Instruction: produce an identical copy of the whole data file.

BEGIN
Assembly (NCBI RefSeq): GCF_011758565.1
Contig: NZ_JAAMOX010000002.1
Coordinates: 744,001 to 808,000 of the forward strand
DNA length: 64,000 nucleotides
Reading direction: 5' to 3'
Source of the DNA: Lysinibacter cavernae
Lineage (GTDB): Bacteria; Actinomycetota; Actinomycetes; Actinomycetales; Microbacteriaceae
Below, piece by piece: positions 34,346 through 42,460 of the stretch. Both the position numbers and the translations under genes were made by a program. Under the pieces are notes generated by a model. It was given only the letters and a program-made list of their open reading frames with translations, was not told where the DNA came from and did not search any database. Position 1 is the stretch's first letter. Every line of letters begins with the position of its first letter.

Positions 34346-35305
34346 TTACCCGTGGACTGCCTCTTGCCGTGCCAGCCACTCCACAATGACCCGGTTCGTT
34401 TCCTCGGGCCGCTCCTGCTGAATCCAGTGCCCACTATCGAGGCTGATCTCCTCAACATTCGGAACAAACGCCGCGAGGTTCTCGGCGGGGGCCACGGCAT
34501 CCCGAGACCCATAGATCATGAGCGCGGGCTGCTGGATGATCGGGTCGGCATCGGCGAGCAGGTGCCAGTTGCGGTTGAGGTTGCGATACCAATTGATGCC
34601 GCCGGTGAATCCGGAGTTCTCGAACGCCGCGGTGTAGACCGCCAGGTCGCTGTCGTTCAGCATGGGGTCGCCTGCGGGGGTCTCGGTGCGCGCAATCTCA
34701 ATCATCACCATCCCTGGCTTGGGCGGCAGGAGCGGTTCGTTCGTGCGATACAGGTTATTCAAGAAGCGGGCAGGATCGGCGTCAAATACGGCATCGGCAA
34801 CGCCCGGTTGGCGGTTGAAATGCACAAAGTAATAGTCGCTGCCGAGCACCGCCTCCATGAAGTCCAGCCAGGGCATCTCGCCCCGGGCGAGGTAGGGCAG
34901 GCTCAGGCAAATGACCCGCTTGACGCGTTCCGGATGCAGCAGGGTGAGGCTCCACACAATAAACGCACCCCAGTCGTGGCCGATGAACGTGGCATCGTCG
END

Assembly (NCBI RefSeq): GCF_011758565.1
Contig: NZ_JAAMOX010000002.1
Coordinates: 744,001 to 808,000 of the forward strand
DNA length: 64,000 nucleotides
Reading direction: 5' to 3'
Source of the DNA: Lysinibacter cavernae
Lineage (GTDB): Bacteria; Actinomycetota; Actinomycetes; Actinomycetales; Microbacteriaceae
Below, piece by piece: positions 34,346 through 42,460 of the stretch. Both the position numbers and the translations under genes were made by a program. Under the pieces are notes generated by a model. It was given only the letters and a program-made list of their open reading frames with translations, was not told where the DNA came from and did not search any database. Position 1 is the stretch's first letter. Every line of letters begins with the position of its first letter.

Positions 34346-35305
34346 TTACCCGTGGACTGCCTCTTGCCGTGCCAGCCACTCCACAATGACCCGGTTCGTT
34401 TCCTCGGGCCGCTCCTGCTGAATCCAGTGCCCACTATCGAGGCTGATCTCCTCAACATTCGGAACAAACGCCGCGAGGTTCTCGGCGGGGGCCACGGCAT
34501 CCCGAGACCCATAGATCATGAGCGCGGGCTGCTGGATGATCGGGTCGGCATCGGCGAGCAGGTGCCAGTTGCGGTTGAGGTTGCGATACCAATTGATGCC
34601 GCCGGTGAATCCGGAGTTCTCGAACGCCGCGGTGTAGACCGCCAGGTCGCTGTCGTTCAGCATGGGGTCGCCTGCGGGGGTCTCGGTGCGCGCAATCTCA
34701 ATCATCACCATCCCTGGCTTGGGCGGCAGGAGCGGTTCGTTCGTGCGATACAGGTTATTCAAGAAGCGGGCAGGATCGGCGTCAAATACGGCATCGGCAA
34801 CGCCCGGTTGGCGGTTGAAATGCACAAAGTAATAGTCGCTGCCGAGCACCGCCTCCATGAAGTCCAGCCAGGGCATCTCGCCCCGGGCGAGGTAGGGCAG
34901 GCTCAGGCAAATGACCCGCTTGACGCGTTCCGGATGCAGCAGGGTGAGGCTCCACACAATAAACGCACCCCAGTCGTGGCCGATGAACGTGGCATCGTCG